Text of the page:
The Nature of Existence

And in coming to terms with the reality or nature of a largely unexplainable and mysterious psyche which is at the heart of present-day social science, in turn, one must define the word psyche, which basically translates from its Greek etymology and roots to the word “soul.” Hence, our engagement with the concept or idea of the psyche is essentially an engagement with the concept, idea, and reality of the soul. 

Plato considered the soul to be the essence of the individual, and in turn, this essence was irreducible to anything else. In other words, this essence could not be broken down or fragmented into any other element or substance. Eastern intellectual and spiritual traditions also consider the individual soul to be part of a “universal soul” or Atma in Hindu terminology, and in Jewish and Islamic philosophy this ‘universal soul’ is known as Metatron.

Descartes argued that the “shortcomings” of the ancient philosophers of Greece and Rome were most apparent when it came to what they left for their intellectual posterity in terms of the concept, idea, or reality of the soul. Nevertheless, Aristotle considered the soul to be “the first grade of actuality” in a body that has potential for life. Hence, it is the soul which is actual, whereas the body is mere potential. In turn, it is the essence as the basic building block of the soul which is actual, whereas the body is mere potential. As a result, Aristotle defined the soul as the “substance” which “corresponds to the definitive formula of a thing’s essence.” 

J.M.E. McTaggart argued that as a result of the fact that the soul and spirit “can have parts within parts to infinity” which in a sense relates to ancient notions of a soul that is broader than the individual soul, it follows that “there is not the same ground for rejecting the existence of spirit that there is for rejecting the existence of matter and sensa” and in turn “no substances exist which are not spiritual.” While perceptions and senses can be “illusory” to borrow from McTaggart, there is nothing illusory about the concept or idea that something has to animate a body or matter that can essentially be without life. 

And while the acknowledgement of the soul may seem like a trivial issue, it is actually far from trivial, and in fact, the issue of acknowledging the soul is central to all economic, political, and social affairs of our day and age. Nietzsche put it all into perspective when he wrote: “All the problems of politics, of social organization, and of education have been falsified through and through because one mistook the most harmful men for great men – because one learned to despise ‘little things’, which means the basic concerns of life itself.” Hence, the denial and neglect of the soul on the part of modern man, simply because it cannot be seen or touched, has led to the falsification and delegitimization of virtually everything regarding economic, political, and social life that we can imagine.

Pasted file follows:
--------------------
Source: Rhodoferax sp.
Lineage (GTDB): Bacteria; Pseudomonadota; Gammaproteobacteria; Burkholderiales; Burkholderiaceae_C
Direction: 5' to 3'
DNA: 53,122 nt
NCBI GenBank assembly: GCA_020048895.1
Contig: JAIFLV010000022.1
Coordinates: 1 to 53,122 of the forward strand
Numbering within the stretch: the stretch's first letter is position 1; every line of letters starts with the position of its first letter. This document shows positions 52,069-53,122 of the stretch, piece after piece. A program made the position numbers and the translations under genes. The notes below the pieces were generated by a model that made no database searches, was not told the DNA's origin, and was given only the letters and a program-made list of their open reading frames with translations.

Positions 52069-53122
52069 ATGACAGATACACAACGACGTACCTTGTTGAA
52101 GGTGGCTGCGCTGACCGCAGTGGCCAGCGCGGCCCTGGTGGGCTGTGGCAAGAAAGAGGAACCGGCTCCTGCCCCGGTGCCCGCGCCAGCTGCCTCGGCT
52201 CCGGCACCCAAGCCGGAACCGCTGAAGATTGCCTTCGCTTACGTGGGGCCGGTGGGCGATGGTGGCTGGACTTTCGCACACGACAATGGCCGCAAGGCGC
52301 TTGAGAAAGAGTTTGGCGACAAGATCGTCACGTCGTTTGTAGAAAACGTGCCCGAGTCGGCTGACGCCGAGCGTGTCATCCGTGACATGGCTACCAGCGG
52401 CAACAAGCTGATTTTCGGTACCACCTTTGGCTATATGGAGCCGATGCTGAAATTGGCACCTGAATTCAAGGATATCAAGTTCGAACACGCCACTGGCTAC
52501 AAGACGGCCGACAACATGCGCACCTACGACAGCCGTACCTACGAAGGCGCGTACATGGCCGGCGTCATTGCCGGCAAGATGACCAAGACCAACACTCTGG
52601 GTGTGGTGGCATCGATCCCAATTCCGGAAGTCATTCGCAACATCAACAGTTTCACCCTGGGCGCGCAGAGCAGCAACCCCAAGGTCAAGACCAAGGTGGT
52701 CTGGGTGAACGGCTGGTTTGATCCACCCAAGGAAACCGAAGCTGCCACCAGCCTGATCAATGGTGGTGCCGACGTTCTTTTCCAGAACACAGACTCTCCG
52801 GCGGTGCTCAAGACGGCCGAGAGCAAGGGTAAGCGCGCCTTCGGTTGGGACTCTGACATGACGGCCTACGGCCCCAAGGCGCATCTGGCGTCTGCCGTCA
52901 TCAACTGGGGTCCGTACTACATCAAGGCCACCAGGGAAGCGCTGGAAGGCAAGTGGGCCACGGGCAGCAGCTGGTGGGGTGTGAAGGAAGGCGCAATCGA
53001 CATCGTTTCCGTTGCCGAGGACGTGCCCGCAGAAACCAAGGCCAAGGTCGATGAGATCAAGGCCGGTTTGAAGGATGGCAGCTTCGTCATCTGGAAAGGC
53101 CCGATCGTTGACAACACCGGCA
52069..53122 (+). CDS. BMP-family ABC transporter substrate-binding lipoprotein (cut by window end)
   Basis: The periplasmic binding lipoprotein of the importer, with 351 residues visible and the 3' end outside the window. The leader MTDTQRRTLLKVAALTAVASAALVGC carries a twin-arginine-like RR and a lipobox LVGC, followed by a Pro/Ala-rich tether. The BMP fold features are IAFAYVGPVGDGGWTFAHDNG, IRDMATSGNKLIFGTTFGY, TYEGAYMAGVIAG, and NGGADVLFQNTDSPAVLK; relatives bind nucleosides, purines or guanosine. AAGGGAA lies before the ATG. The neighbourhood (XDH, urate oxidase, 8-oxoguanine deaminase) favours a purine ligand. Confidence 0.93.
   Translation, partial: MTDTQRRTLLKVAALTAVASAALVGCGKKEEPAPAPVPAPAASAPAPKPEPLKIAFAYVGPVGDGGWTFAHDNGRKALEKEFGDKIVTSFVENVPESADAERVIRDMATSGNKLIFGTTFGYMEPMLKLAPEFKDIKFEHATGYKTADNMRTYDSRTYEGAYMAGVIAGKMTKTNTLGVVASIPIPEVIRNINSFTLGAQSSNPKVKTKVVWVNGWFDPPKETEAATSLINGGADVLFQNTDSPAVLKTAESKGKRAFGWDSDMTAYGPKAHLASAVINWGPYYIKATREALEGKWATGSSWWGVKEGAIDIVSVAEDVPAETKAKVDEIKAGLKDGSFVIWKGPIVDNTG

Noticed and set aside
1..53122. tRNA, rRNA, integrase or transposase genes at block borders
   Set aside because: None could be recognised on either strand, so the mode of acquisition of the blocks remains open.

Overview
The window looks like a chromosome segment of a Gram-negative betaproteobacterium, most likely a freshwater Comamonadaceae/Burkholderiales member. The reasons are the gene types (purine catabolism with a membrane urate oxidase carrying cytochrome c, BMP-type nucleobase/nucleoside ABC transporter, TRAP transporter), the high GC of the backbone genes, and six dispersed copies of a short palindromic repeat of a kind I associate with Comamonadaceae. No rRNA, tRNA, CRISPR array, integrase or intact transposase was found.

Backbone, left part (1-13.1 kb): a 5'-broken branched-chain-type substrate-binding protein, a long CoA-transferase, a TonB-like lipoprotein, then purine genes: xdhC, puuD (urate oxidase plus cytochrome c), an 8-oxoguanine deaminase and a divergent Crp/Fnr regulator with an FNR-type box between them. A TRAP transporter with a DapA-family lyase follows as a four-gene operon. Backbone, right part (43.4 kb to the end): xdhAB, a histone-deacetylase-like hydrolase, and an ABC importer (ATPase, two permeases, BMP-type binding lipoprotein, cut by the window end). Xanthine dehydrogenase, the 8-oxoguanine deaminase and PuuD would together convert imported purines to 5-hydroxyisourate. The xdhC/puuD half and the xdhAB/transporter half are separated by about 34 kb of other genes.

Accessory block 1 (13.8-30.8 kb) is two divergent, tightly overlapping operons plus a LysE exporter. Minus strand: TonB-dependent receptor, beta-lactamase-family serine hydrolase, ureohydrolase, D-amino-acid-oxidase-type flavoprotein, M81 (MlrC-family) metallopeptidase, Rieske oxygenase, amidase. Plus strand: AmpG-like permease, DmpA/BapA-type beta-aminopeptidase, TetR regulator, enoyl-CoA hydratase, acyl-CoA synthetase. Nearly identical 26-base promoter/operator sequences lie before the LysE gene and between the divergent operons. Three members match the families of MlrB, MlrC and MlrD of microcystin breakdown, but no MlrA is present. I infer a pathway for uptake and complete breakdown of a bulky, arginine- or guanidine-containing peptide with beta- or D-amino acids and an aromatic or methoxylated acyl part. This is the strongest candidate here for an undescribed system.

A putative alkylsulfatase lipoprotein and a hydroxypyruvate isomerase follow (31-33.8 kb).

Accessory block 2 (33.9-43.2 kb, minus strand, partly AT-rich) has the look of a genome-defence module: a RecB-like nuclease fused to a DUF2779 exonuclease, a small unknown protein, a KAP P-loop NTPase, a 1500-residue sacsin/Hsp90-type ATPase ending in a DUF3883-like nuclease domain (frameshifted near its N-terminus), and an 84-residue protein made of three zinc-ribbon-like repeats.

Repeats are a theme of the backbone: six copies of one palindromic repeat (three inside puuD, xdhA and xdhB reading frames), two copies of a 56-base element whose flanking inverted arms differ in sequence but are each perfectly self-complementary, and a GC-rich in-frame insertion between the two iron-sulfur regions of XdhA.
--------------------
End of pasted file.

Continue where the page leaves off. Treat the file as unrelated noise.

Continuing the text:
Arguably, the soul is divided into three parts based on the teachings of the Ancient Greeks. For one, there is desire. Second, there is reason and intellect, both of which can be reduced to experience and the phenomenological nature of man’s intellect. And third, there is “judgments of worth” or Thymos. As a result, society cannot function or operate properly unless the three basic components of the soul are recognized and understood by society as a whole. But the question is, why does the mainstream in our society not recognize the reality of the soul? The answer, it appears, is a senseless arrogance, or egocentricity and egoism. 

As Frithjof Schuon wrote: “The ‘I’ is an ephemeral collection of sensations: hence the apparent denial of the ‘soul’ which results from the same outlook as does the apparent negation of ‘God.’” Schuon added: “Only when the abstract container, which is the ego, becomes in its turn an empirical content does the metaphysical outlook intervene, which excludes a fortiori all egocentricity.” And with the extinction of egocentricity comes the end of desire and suffering, given that the soul is fully comprehended, understood, and recognized by society and as a result, God is also recognized. 

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